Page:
Large Waist Linked to Diabetes
Overweight people with a large waist are just as likely to develop type 2 diabetes later in life as those who are obese, according to results from the largest international study of its kind to date.
The study, led by the Medical Research Council (MRC) Epidemiology Unit, followed more than 340,000 people from eight European countries to examine their future risk of type 2 diabetes.
The results, published in PLoS Medicine, show that waist circumference is strongly associated with type 2 diabetes, even after accounting for body mass index (BMI). This association was particularly pronounced in women.
Overweight men and women (BMI 25 to 29.9 kg/m2) with a large waist (over 102cm for men and over 88cm for women) were found to have a similar risk of developing diabetes as those who are clinically obese (BMI over 30).
Dr Claudia Langenberg from the MRC Epidemiology Unit in Cambridge, who led the study, said:
"Type 2 diabetes is a serious and increasingly common disease. More than a third of the UK adult population is overweight and at increased risk of diabetes, but they are not systematically monitored for this risk. Our findings suggest that if their waist circumference is large, they are just as likely to develop the condition as if they were obese.
"We do not suggest replacing BMI as a core health indicator, but our results show that measuring waist size in overweight patients allows doctors to 'zoom in' on this large population group and identify those at highest risk of diabetes. These people can then be offered lifestyle advice, which can reduce their risk of developing the disease."
Type 2 diabetes is a chronic condition that occurs when the body fails to produce enough of the hormone insulin, which controls blood sugar levels, or when the body's cells do not react properly to insulin. While the exact causes of type 2 diabetes are not fully understood, being overweight or obese are the most important modifiable risk factors.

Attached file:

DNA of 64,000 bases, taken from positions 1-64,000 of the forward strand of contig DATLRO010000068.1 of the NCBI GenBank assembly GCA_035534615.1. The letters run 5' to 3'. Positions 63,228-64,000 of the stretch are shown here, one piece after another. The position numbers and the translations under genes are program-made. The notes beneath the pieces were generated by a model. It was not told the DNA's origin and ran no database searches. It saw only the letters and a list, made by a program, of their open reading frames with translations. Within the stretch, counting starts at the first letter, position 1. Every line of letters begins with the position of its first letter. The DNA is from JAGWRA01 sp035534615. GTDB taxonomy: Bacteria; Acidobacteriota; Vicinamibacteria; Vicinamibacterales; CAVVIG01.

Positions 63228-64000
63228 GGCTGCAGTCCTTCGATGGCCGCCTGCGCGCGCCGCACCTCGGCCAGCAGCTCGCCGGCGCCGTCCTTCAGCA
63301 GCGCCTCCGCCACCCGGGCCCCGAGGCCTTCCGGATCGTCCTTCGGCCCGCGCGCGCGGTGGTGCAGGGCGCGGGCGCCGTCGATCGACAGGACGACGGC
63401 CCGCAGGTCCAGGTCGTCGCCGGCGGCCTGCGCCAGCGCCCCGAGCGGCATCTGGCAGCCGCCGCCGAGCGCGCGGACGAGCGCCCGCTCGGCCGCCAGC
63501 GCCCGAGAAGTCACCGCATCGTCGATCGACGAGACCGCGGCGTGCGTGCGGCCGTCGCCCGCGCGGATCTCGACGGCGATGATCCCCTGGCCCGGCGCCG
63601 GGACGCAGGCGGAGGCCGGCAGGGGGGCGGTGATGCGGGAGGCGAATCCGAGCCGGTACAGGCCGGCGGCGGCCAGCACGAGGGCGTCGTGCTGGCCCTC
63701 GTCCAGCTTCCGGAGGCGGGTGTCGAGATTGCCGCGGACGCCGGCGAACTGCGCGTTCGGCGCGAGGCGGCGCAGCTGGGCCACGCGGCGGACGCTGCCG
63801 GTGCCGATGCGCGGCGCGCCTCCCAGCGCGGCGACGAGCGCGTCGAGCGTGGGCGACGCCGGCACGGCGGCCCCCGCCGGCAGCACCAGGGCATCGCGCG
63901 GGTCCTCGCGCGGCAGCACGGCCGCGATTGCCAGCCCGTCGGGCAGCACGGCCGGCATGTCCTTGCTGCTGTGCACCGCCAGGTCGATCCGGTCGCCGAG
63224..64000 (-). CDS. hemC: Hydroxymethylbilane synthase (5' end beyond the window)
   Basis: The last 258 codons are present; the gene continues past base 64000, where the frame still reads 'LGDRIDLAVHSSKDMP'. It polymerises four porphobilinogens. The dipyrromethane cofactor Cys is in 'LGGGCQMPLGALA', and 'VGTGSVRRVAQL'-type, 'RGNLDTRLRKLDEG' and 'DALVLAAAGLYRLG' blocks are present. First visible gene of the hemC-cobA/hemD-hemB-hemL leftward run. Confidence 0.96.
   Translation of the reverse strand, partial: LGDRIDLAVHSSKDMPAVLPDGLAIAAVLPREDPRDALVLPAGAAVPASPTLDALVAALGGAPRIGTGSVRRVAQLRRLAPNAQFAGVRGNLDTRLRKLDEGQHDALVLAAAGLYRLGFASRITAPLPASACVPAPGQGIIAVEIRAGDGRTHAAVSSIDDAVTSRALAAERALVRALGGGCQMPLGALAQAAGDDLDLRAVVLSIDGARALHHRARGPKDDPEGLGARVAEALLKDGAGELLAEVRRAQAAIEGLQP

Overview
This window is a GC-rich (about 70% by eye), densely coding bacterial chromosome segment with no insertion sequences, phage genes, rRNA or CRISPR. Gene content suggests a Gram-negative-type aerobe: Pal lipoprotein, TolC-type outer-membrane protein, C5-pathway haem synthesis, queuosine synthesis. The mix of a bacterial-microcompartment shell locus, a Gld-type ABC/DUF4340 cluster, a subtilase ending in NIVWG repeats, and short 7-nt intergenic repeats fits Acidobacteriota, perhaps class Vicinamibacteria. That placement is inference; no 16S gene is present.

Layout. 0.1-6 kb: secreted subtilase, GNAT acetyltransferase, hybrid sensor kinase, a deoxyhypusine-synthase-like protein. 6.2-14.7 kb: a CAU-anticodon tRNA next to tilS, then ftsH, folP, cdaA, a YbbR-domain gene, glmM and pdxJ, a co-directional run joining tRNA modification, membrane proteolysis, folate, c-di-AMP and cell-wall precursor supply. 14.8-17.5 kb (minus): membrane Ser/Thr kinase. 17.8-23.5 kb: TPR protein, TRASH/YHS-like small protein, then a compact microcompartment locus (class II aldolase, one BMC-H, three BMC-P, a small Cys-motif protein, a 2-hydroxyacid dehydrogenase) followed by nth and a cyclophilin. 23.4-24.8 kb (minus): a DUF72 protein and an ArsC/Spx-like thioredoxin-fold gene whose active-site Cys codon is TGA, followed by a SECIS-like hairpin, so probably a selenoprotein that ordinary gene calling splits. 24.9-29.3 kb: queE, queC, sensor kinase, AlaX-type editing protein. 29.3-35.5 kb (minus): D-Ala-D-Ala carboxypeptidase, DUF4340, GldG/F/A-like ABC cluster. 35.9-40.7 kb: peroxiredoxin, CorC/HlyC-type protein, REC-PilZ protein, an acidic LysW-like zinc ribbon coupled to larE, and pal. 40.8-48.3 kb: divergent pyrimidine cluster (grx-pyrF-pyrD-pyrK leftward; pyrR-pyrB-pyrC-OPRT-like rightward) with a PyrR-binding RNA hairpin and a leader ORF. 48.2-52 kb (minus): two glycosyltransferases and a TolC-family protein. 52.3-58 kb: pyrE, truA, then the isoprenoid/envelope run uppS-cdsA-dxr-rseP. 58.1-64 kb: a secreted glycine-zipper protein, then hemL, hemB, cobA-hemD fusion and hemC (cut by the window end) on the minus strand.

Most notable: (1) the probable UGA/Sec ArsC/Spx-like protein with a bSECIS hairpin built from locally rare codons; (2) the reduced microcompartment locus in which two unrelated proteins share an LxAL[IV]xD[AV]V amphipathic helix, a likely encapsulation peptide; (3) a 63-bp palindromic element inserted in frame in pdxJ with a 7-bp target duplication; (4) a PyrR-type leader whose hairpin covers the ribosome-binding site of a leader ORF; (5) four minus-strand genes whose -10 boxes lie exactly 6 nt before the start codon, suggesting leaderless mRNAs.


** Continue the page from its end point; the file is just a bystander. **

To investigate the association between BMI, waist circumference* and type 2 diabetes risk separately in men and women, the researchers looked at data from the EU-funded InterAct Study, in which 12,403 cases of type 2 diabetes developed over the 15 years of follow up.
The researchers found that 7 per cent of men and 4.4 per cent of women who were overweight and had a large waist went on to develop diabetes within 10 years. This risk was equivalent to, or in some cases higher than, obese participants.
In contrast, risk was much lower in normal weight participants who had a small waist, with only 1.2 per cent of men and 0.6 per cent of women in this group developing diabetes over the same time period. Those who were overweight but had a small waist - the so-called 'pear-shapes' - were also at relatively low risk from the disease.
Obese women (BMI greater than 35 kg/m2) with a large waist were almost 32-times more likely to develop type 2 diabetes than lean women (BMI 18.5-22.4 kg/m2) with a small waist, while men in the equivalent group were 22-times more likely to get the condition than those with a low BMI and small waist.
Half the men and a third of the women in the cohort were overweight, and another 16.4 per cent of men and 15.8 per cent of women were obese, highlighting the epidemic of overweight and obesity and future burden of diabetes in Europe.
Professor Nick Wareham, Director of the MRC Epidemiology Unit and Principal Investigator of the InterAct Study, said:
"This is one of the most comprehensive studies of lifestyle and diabetes risk to date, not just in scale, but in the powerful prospective design which allows us to follow a population over a long period of time to see how and why disease develops. The results of this important research will help inform new strategies for the prevention of this devastating condition that affects almost three million people in the UK."
The study was a collaboration across 26 European Prospective Investigation into Cancer and Nutrition (EPIC) centres including the University of Oxford and Imperial College London in the UK. It was funded by the European Union.
Notes to editors
*Waist circumference was measured either at the narrowest circumference of the torso, or at the midpoint between the lower ribs and the top of the hip bone (iliac crest).
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The paper, by Langenberg et al, is published in PLoS Medicine.
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